Despite headlines of corporations looking to utilize asset sales in lieu corporate commercial paper, February marked the second consecutive decline in overall ABCP, down roughly $18 billion for the year, while the overall CP market is down $32.7 billion for the year.
"The pipeline is strong and I'm a little mystified that the volume is down," said Sam Pilcer, head of ABCP at Moody's Investors Service. Pilcer suggested that issuers might be taking their receivables out of conduits to the term market.
Such will be the case with the newly renamed The CIT Group, which plans to be a stronger force in the securitization market going forward, as it was throughout the 1990s. CIT will begin issuing public home-equity deals over the next few months, which it will bring to term from its recently closed $1 billion ABCP conduit facility via Credit Suisse First Boston and Citibank.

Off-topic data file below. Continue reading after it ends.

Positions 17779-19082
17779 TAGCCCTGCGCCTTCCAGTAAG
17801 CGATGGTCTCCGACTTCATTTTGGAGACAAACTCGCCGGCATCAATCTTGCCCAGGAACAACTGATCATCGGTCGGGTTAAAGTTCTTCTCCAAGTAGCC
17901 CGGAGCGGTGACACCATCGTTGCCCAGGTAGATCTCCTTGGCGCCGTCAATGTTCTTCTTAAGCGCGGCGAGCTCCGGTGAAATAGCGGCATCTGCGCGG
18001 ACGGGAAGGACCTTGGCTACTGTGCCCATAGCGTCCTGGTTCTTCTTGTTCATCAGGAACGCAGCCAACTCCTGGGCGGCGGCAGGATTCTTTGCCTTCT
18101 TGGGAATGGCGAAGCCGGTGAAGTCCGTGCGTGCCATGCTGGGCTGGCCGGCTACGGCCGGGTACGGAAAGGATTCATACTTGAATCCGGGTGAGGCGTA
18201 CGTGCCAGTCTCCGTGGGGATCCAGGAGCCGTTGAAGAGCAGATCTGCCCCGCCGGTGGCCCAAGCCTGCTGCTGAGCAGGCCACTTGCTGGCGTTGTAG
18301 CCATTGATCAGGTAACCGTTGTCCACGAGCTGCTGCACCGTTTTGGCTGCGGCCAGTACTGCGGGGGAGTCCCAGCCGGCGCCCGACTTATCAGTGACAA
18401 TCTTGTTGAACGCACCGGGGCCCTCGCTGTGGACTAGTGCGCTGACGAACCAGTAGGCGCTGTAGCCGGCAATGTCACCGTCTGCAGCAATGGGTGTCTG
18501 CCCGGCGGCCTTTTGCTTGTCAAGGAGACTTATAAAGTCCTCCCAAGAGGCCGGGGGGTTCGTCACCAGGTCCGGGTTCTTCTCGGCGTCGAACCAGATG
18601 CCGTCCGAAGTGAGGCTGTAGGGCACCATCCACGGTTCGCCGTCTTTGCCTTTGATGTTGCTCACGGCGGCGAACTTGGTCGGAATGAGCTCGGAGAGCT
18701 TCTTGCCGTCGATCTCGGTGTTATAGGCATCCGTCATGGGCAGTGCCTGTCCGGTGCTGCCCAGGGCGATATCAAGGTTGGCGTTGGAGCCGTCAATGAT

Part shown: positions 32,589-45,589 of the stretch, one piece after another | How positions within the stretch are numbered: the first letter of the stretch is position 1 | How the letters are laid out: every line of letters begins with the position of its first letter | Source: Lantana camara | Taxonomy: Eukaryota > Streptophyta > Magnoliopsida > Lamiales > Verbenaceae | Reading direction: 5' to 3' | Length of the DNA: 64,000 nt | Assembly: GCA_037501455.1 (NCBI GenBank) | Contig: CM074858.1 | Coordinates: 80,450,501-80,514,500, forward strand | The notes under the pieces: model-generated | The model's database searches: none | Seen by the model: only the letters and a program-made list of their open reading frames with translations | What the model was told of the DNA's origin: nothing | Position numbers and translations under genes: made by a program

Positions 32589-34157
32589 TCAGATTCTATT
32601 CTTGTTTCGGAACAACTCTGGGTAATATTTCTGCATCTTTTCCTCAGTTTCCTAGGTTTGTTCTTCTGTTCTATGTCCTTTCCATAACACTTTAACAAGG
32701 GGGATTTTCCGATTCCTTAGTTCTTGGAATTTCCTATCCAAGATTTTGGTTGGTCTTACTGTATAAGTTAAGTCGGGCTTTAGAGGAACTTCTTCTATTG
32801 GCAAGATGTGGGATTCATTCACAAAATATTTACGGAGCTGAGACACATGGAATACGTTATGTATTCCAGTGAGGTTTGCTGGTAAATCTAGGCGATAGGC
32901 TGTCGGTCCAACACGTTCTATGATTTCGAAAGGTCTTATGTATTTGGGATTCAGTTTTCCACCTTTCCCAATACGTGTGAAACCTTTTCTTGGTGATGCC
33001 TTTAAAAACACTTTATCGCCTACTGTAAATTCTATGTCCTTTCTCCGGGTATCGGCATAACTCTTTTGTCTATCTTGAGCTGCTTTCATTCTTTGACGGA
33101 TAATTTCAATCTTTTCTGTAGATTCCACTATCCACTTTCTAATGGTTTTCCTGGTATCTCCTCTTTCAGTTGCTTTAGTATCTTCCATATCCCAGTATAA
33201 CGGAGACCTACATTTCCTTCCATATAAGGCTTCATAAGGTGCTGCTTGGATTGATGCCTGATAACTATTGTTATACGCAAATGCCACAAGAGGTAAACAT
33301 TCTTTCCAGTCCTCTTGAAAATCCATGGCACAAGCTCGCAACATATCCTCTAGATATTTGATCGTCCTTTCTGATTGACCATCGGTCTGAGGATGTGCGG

In this way, CIT is both a representative of a company increasing its use of ABCP, as well as a company pulling assets out for the term market. CIT is currently re-establishing its independence from Tyco International, as well as Tyco's balance sheet.
Interestingly, the company has not sold home-equity ABS in the public term market since 1998, last pricing a $350 million HEL deal via Morgan Stanley (then Morgan Stanley Dean Witter).
"Given the tight liquidity in credit markets seen currently, we feel that it is imperative to access securitization markets for funding," said Joe Leone, senior vice president and chief financial officer at CIT.